What are the pipe costs used to estimate the pipe production material impacts? How can I adjust them if my costs are significantly different?

The default costs for piping materials are taken from the Means guide. The table below summarizes the cost data use.

Material Diameter (inch/cm) Default cost (2002$ per foot) Notes
Concrete 12 / 30.5 $13.20 ---
Concrete 30 / 76 $67.75 ---
Concrete 48 / 122 $102.00 For simple entry, assumed material and diameter for simple entry for water system supply pipe and wastewater system discharge pipe.
Metal 12 / 30.5 $15.10 For simple entry, assumed material and diameter for simple entry for water system distribution pipe and wastewater system collection pipe.
Metal 30 / 76 $46.50 ---
Metal 48 / 122 $98.00 ---
Plastic 12 / 30.5 $17.05 For simple entry, assumed material and diameter for all treatment pipe.
Plastic 30 / 76 $122.00 ---
Plastic 48 / 122 $61 Assumed for corregated sewer pipe

However, we recognize there is wide variability in costs depending on the site conditions and operating parameters for the system. For the most accurate analysis, calculate the total costs for each category of material and diameter (in 2002$) for your system and divide it by the default cost to obtain a revised "length" that can be used in your analysis. Be sure to convert if you are using metric units.


The default emission factors for my energy source are not representative for my system. What can I do?

Consider using the full versions of WEST and WWEST to conduct your analysis. Both tools allow the user to enter custom emission factors for electricity and other energy sources. Also, if you have data that shows that our assumptions may not be representative for other cases, email that to the developers and we will consider updating the tool with new data. Technologies change all the time and we would love WESTWeb to stay current.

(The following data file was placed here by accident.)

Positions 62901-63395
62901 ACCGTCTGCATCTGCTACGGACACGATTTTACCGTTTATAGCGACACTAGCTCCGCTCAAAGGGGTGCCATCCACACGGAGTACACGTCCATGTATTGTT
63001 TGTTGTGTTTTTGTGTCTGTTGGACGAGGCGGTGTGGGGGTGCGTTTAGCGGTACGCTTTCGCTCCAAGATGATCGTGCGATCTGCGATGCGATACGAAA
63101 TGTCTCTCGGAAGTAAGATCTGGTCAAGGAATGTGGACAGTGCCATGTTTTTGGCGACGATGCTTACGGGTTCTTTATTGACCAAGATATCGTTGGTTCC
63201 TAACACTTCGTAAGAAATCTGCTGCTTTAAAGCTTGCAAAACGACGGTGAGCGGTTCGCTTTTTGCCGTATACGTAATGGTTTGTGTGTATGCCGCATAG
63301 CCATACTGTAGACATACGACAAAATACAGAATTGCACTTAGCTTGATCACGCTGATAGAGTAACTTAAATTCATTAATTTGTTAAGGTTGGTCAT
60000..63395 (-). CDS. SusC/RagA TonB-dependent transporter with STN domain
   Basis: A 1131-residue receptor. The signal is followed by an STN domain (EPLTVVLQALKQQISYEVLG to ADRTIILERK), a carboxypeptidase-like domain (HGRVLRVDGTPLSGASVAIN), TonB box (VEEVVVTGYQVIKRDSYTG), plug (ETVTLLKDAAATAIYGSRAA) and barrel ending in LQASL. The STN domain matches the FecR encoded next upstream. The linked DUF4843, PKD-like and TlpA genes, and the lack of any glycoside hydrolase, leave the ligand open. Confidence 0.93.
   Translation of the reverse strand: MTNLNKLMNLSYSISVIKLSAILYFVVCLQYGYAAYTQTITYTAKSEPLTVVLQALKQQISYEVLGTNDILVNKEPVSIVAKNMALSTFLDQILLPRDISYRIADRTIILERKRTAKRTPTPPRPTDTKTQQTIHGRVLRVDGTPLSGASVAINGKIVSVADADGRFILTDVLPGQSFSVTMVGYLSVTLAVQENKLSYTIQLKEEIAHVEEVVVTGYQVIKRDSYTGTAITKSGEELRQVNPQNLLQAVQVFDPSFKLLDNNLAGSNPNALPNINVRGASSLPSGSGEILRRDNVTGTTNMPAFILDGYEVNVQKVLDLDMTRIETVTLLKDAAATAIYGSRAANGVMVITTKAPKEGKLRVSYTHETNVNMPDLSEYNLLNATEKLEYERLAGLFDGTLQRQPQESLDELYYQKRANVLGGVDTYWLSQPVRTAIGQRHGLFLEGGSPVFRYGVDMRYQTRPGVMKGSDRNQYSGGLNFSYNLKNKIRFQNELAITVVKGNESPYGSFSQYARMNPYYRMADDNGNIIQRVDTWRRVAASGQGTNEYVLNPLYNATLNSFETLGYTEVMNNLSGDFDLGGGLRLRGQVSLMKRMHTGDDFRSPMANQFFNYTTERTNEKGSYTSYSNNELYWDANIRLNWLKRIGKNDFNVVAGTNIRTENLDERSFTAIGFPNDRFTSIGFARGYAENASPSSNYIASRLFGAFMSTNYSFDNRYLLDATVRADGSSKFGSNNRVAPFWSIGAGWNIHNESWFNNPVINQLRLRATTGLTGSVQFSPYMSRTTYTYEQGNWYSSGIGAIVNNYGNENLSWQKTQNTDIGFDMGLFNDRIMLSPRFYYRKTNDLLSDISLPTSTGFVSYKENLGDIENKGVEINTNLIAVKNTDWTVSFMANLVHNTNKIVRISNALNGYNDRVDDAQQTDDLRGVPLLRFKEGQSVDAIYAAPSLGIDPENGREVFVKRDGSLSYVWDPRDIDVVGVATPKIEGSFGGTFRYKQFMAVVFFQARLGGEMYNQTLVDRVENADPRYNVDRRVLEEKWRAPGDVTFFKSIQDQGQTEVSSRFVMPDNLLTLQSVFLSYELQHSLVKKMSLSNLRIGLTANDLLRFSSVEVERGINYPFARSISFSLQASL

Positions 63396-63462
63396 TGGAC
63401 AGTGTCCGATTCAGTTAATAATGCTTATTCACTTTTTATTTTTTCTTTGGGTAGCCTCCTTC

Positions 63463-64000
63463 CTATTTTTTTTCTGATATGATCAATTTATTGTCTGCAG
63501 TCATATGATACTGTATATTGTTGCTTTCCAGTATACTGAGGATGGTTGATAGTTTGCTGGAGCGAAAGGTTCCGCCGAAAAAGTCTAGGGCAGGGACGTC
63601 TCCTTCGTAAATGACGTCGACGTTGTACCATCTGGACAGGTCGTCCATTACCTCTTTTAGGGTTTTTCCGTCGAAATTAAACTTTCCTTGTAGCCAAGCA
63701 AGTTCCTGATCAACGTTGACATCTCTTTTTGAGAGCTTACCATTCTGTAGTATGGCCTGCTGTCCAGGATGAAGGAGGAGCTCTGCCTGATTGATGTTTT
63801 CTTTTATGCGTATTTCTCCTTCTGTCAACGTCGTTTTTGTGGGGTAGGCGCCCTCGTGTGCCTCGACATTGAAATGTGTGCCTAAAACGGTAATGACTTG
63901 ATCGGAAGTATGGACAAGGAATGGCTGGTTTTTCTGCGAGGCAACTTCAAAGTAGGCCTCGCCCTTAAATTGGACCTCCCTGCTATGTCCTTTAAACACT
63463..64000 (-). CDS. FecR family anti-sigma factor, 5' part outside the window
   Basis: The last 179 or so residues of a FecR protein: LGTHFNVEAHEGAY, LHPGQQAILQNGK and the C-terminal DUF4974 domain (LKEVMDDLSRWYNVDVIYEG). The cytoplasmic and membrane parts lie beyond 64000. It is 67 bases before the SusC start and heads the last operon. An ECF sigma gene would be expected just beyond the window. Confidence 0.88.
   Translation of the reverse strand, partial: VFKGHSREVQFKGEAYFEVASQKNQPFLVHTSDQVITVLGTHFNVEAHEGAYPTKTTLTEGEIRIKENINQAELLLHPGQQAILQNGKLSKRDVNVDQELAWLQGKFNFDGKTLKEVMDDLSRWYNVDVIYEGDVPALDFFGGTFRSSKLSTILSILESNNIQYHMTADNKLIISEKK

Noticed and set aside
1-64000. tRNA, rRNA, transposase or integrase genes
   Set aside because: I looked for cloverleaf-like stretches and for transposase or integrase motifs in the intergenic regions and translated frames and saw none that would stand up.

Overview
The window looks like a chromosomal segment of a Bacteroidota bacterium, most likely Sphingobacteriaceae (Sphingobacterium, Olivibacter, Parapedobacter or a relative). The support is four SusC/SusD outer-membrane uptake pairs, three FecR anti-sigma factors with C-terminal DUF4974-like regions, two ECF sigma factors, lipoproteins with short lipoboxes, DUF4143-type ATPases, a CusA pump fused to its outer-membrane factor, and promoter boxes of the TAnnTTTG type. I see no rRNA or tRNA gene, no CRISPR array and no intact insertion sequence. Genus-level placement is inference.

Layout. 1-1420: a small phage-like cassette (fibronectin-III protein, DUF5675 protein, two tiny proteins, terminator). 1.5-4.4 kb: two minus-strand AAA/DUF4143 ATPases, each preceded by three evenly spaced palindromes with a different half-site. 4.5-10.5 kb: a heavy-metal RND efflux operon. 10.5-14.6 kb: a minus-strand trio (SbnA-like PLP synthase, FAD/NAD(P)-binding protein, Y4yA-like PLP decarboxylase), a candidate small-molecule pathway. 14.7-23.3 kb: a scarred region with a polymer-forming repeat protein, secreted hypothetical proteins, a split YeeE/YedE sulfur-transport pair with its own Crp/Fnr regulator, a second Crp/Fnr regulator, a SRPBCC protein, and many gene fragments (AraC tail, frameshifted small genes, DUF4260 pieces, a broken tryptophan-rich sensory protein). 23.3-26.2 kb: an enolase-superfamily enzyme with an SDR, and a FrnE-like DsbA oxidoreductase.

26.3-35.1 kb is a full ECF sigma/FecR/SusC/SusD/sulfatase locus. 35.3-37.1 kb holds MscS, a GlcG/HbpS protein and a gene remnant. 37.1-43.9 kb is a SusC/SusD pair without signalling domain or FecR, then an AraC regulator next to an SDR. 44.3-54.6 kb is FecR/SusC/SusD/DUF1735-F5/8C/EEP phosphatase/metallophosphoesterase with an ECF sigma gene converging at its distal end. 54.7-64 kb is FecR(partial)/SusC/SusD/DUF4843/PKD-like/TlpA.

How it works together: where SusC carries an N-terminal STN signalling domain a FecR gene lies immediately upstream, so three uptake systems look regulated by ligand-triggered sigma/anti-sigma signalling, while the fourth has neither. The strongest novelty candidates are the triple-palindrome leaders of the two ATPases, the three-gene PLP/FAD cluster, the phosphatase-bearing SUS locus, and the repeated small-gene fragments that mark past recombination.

I am entering data about a water system that is not yet in place. Can you provide guidance about realistic electricity consumption estimates?

There is a lot of variability in the electricity consumption of these systems depending on factors such as system design, process selection, system scale, topography, etc. That said, the California Energy Commission published a table of the expected ranges for systems in California that we have found helpful to bound our assumptions.

My wastewater system has multiple sources of methane (e.g., from both liquid treatment and sludge digestion). WESTWeb only allows me to analyze one. Which should I choose?

You have a few options. First, you could only analyze the largest of methane, if other contributors are minor. Generally speaking, unless they are very poorly managed, aerobic treatment processes are not a significant source. If that does not accurately model your system, you can run the model for each of the contributing process and sum the process results. This method will double-count the nitrous oxide emissions, but these are negligible if methane emissions are not well controlled. Another option is to use the full WWEST model to estimate your process methane emissions. WWEST allows the user to analyze multiple methane sources in the system at the same time.